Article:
Sudan is a North African country, with a coast on the Red Sea, vast plains, and striking UNESCO world heritage sites. Sudan is home to over 200 ancient pyramids from as early as 2,500 BC, which is even more than can be found in its neighboring country, Egypt.
The food of Sudan has multicultural influences, particularly from the Middle East. There are a lot of ingredients in Sudanese food that can be commonly found in Middle Eastern food, such as cardamom, apricots and cinnamon.
Most Popular Sudanese Dishes
A range of spices are used in Sudanese cuisine, with cumin being the most popular. Dill and coriander are popular garnishes. Alcohol is banned in Sudan, so is not used in any recipes or served to drink with meals. Peanuts, rice, beans, sesame and okra are popular ingredients in many dishes in Sudan.
Meals in Sudan are an important aspect of social affairs, with big communal dishes at the center of large family gatherings. The Sudanese seniyya is a food tray used to hold these dishes, allowing families to sit together and share stories and news over their meal.
So without further ado, here are the absolute must-try traditional dishes of Sudan along with recipes for you to try yourself.
Ful Medames (Fava Bean Dish)
Ful Medames is the national dish of Sudan. This meal is made of cooked fava beans seasoned with cumin and combined with a range of vegetables, chili peppers, lemon juice, garlic and spices.
This dish is almost a cross between a bean dip and a bean salad. Usually, ful medames is prepared in a large quantity and served out of a jug. It can then be served with vegetables on the side or with flatbread to dip.
This dish is also popular in a range of Arabic and West African countries, including Egypt. There are also similar dishes throughout the middle east, such as in Lebanon.
Mullah (Meat Stew) Served with Kisra
ullah is a popular celebratory meal in Sudan; a rich beef stew which is blended to a smooth consistency. It is very commonly eaten with kisra which is a thin Sudanese flatbread made from flour and ghee.
These two dishes are traditionally served together, often as part of a Sudanese seniyya. Kisra is prepared in a similar way to Injera, a thin baked flatbread from Ethiopia.
Tamayya (Chickpea Fritters)
Tamayya are chickpea fritters; they are prepared by seasoning chickpeas with cumin, lemon juice, coriander and garlic, and mashing them into a paste. The paste is then rolled into small balls which are fried until golden-brown.
These are often served in a sandwich, but can also be served on their own with a range of dips. Tamayya are similar to falafel in texture and flavor.
Asseeda is a Sudanese porridge dish that is thought to date back to the 10th century. This dish is very simple; made of just rye, flour and water. It is commonly served as a base to other more flavorful dishes, such as Mullah (stew).
Asseeda can be found as a side dish at many special occasions and also religious holidays such as Ramadan. Honey or butter can also be added to asseeda to make a sweet dessert dish.
This dish has a similar appearance to oatmeal, but also has similarities to polenta, found in Eastern European countries.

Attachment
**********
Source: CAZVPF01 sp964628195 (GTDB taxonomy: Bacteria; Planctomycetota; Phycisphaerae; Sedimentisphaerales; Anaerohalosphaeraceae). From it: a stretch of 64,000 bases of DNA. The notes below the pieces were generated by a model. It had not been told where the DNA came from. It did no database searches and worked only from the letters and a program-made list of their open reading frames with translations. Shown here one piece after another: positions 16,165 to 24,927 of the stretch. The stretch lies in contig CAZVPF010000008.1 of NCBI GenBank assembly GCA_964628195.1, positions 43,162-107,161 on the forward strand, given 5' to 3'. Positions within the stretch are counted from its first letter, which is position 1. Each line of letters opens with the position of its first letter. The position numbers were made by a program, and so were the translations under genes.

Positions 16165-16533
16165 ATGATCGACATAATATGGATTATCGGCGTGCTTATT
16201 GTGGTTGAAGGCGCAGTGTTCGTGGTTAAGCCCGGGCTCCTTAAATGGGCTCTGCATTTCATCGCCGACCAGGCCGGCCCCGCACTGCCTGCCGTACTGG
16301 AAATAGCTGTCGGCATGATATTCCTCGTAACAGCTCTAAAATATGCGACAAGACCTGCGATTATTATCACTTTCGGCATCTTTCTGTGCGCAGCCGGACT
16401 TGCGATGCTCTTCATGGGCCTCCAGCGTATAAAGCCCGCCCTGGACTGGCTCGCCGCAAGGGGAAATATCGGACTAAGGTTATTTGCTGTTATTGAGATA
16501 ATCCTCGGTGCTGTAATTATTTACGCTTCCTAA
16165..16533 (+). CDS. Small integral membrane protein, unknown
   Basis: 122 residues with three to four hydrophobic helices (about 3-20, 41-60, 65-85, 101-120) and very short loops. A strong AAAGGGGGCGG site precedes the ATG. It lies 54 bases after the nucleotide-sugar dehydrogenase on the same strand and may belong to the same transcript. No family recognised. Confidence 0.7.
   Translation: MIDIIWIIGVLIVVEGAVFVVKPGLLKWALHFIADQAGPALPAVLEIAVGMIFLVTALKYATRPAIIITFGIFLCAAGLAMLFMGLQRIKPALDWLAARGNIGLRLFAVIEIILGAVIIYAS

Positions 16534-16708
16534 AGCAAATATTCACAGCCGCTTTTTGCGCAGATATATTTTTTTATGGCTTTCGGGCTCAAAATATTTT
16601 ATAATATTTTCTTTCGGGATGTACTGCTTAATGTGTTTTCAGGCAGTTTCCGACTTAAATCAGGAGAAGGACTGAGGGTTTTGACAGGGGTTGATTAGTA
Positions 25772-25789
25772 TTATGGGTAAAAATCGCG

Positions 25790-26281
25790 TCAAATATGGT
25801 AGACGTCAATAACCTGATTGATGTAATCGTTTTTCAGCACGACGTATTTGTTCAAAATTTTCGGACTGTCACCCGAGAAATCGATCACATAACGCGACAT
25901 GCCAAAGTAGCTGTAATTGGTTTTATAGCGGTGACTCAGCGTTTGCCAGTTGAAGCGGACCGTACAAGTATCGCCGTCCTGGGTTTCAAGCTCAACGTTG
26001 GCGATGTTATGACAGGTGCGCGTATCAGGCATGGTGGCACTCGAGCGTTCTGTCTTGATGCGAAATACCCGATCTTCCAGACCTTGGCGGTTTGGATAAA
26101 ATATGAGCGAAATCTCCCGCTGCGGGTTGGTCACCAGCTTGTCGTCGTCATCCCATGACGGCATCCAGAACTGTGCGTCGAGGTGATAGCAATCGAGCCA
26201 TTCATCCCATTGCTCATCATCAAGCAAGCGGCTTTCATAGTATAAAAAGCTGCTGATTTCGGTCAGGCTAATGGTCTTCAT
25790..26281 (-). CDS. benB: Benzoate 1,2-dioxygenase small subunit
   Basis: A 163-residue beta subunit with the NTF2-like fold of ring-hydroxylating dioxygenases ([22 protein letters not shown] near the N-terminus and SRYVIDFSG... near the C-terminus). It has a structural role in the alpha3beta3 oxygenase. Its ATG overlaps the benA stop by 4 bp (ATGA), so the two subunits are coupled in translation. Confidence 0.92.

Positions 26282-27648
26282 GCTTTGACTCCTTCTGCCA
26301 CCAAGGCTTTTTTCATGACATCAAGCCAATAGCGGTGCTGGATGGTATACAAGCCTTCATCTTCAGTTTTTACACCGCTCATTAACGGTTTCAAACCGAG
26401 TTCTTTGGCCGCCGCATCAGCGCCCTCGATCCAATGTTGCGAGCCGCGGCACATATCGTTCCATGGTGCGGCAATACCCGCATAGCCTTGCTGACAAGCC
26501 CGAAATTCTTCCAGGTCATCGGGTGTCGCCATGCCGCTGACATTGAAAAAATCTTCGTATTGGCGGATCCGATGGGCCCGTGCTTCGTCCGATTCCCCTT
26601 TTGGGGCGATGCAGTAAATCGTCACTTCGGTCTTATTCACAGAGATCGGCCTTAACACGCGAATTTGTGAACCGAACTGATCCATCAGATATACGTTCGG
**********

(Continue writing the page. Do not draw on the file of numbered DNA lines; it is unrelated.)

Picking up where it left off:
Salata Tomatim Bel Daqua (Tomato and Peanut Butter Salad)
This salad dish combines tomatoes with one of Sudan’s most popular ingredients, peanuts. This fresh salad dish is a popular lunch choice in Sudan, and can be found across the country.
Salata Tomatim Bel Daqua is made of fresh tomatoes, green onions and parsley, with a peanut butter dressing and lime juice.
Kajaik (Fish Stew)
Kajaik is a stew made with freshwater fish; this dish is particularly popular in South Sudan, due to the large number of lakes and rivers in this region.
The freshwater fish is dried, and added to the broth with vegetables. Kajaik is commonly served with asseeda, a Sudanese porridge.
Basbousa (Sweet cake)
This sweet treat is a Sudanese cake made with semolina. Basbousa is found in many countries in Northern Africa, and is served with syrup and yogurt.
Basbousa can be found in bakeries and street markets across Sudan. The semolina batter is baked in a sheet pan, sweetened with syrup and cut into squares or diamonds.
Moukhbaza (Mashed Bananas)
Moukhbaza is an Eastern Sudanese dessert made by mashing ripe bananas and mixing with breadcrumbs and honey.
Moukhbaza may be served as a stand-alone dessert, or it may be stuffed into hollowed out red peppers for a sweet and spicy dish.
Camel meat is considered to be one of the leanest red meats available. With a little bit of a sweet aftertaste, camel meat is very similar to beef in terms of flavor and texture. A camel burger also looks relatively similar to a traditional beef burger.
Camel meat contains less cholesterol and is very rich in protein compared to other red meats. The hump is considered to be the most delicious part as it is way more tender and fattier than the other parts of the animal.
Mandazi (Deep Fried Dough)
Another popular Sudanese dessert is Mandazi, a deep-fried dough filled with fruit and covered with powdered sugar. Mandazi are similar to sweet doughnuts, but are typically made in triangle shapes.
These sweet treats are commonly eaten for breakfast, as a snack or as a dessert after meals. Mandazi may be served with fruit flavored dips, but are also served alone.
Karkade (Hibiscus Drink)
Karkade is a hibiscus herbal tea drink which is very popular in Sudan. Hibiscus sabdarrifa petals are dried and soaked in water to make this bright red herbal tea.
Karkade is usually served over ice as a refreshing iced herbal tea to help cool you down. This drink was often served as a remedy in the past; it was thought to heal aching limbs and help with cold/flu symptoms.